Hurley KW, Dussourd DE (2015) Toxic geranium trichomes trigger vein cutting by soybean loopers, Chrysodeixis includens (Lepidoptera: Noctuidae). Arthropod-Plant Interact 9:33–43
Kajii C, Morita T, Kuroda K (2014) Laticifers of Ficus carica and their potential role in plant defense. IAWA J 35:109–115
Kalaisekar A, Sarma S (2019) Feeding behaviour of chrysomelid leaf beetles Aplosonyx chalybaeus (Hope) and A. scutellatus (Baly). Indian J Entomol 81:511–515
Kennedy PB, Crafts AS (1931) The anatomy of Convolvulus arvensis, wild morning-glory or field bindweed. Hilgardia 5:591–622
Konno K (2011) Plant latex and other exudates as plant defense systems: roles of various defense chemicals and proteins contained therein. Phytochemistry 72:1510–1530
Lees DC, Zilli A (2019) Moths: their biology, diversity and evolution. Natural History Museum, London
Lewinsohn TM, Vasconcellos-Neto J (2000) Como insetos sabotam defesas de plantas: o caso do látex. In: Martins RP, Lewinsohn TM, Barbeitos MS (eds) Ecologia e comportamento de insetos. Série Oecologia Brasiliensis, vol VIII. PPGE-UFRJ, Rio de Janeiro, pp 281–298
Mahlberg PG (1961) Embryogeny and histogenesis in Nerium oleander II. Origin and development of the non-articulated laticifer. Am J Bot 48:90–99
Mahlberg PG (1993) Laticifers: an historical perspective. Bot Rev 59:1–23
Metcalfe CR, Chalk L (1983) Anatomy of the dicotyledons, vol II. Clarendon Press, Oxford
Naidoo C, Naidoo Y, Dewir YH (2020) The secretory apparatus of Tabernaemontana ventricosa Hochst. ex A. DC. (Apocynaceae): laticifer identification, characterization and distribution. Plants 9:686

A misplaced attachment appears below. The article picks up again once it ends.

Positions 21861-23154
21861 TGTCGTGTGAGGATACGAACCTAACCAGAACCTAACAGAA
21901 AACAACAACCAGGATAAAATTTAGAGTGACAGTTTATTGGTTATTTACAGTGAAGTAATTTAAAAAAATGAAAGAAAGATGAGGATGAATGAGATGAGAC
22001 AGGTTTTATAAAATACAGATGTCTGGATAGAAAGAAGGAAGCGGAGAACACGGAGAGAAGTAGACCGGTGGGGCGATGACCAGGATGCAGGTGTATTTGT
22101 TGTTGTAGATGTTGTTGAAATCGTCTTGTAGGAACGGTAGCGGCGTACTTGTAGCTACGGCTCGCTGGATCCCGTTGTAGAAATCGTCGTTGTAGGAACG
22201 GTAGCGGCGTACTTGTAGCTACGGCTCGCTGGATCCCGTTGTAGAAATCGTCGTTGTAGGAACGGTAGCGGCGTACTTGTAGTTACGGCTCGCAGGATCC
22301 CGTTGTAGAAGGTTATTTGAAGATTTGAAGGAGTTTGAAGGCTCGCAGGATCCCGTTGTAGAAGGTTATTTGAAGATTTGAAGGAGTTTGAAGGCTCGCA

Olson KC, Tibbitts TW, Struckmeyer BE (1969) Leaf histogenesis in Lactuca sativa with emphasis upon laticifer ontogeny. Am J Bot 56:1212–1216
Oppel CB, Dussourd DE, Garimella U (2009) Visualizing a plant defense and insect counterploy: alkaloid distribution in Lobelia leaves trenched by a plusiine caterpillar. J Chem Ecol 35:625–634
Pickard WF (2008) Laticifers and secretory ducts: two other tube systems in plants. New Phytol 177:877–888
Prado E, Demarco D (2018) Laticifers and secretory ducts: similarities and differences. In: Hufnagel L (ed) Ecosystem services and global ecology. IntechOpen, London, pp 103–123
Rodrigues D, Maia PHS, Trigo JR (2010) Sabotaging behaviour and minimal latex of Asclepias curassavica incur no cost for larvae of the southern monarch butterfly Danaus erippus. Ecol Entomol 35:504–513
Teixeira SP, Marinho CR, Leme FM (2020) Structural diversity and distribution of laticifers. Adv Bot Res 93:27–54
Van Veenendaal WLH, Den Outer RW (1990) Distribution and development of the non-articulated branched laticifers of Morus nigra L. (Moraceae). Acta Bot Neerlandica 39:285–296
Vertrees GL, Mahlberg PG (1978) Structure and ontogeny of laticifers in Cichorium intybus (Compositae). Am J Bot 65:764–771
Wason EL, Hunter MD (2014) Genetic variation in plant volatile emission does not result in differential attraction of natural enemies in the field. Oecologia 174:479–491
Wilson KJ (1986) Immunological-cytochemical localization of cell products in plant tissue culture. In: Linskens HF, Jackson JF (eds) Immunology in plant sciences. Springer, New York, pp 212–230
Zalucki MP, Brower LP (1992) Survival of first instar larvae of Danaus plexippus (Lepidoptera: Danainae) in relation to cardiac glycoside and latex content of Asclepias humistrata (Asclepiadaceae). Chemoecology 3:81–93
Many thanks to Erin Wiley, Karen M. Kester, and two anonymous reviewers for very helpful comments on the manuscript and to the University of Central Arkansas Research Council for financial support.
The research was supported by funding from the University of Central Arkansas Research Council.
Conflicts of interest
The author declares that he has no conflict of interest.
Springer Nature remains neutral with regard to jurisdictional claims in published maps and institutional affiliations.
Handling Editor: Heikki Hokkanen.
Below is the link to the electronic supplementary material.
About this article
Cite this article
Dussourd, D.E. Does secretory canal architecture determine the sabotage behaviors of insect folivores?. Arthropod-Plant Interactions 15, 71–81 (2021). https://doi.org/10.1007/s11829-020-09798-x
- Secretory canal
- Vein cutting
- Danaus plexippus
- Asclepias syriaca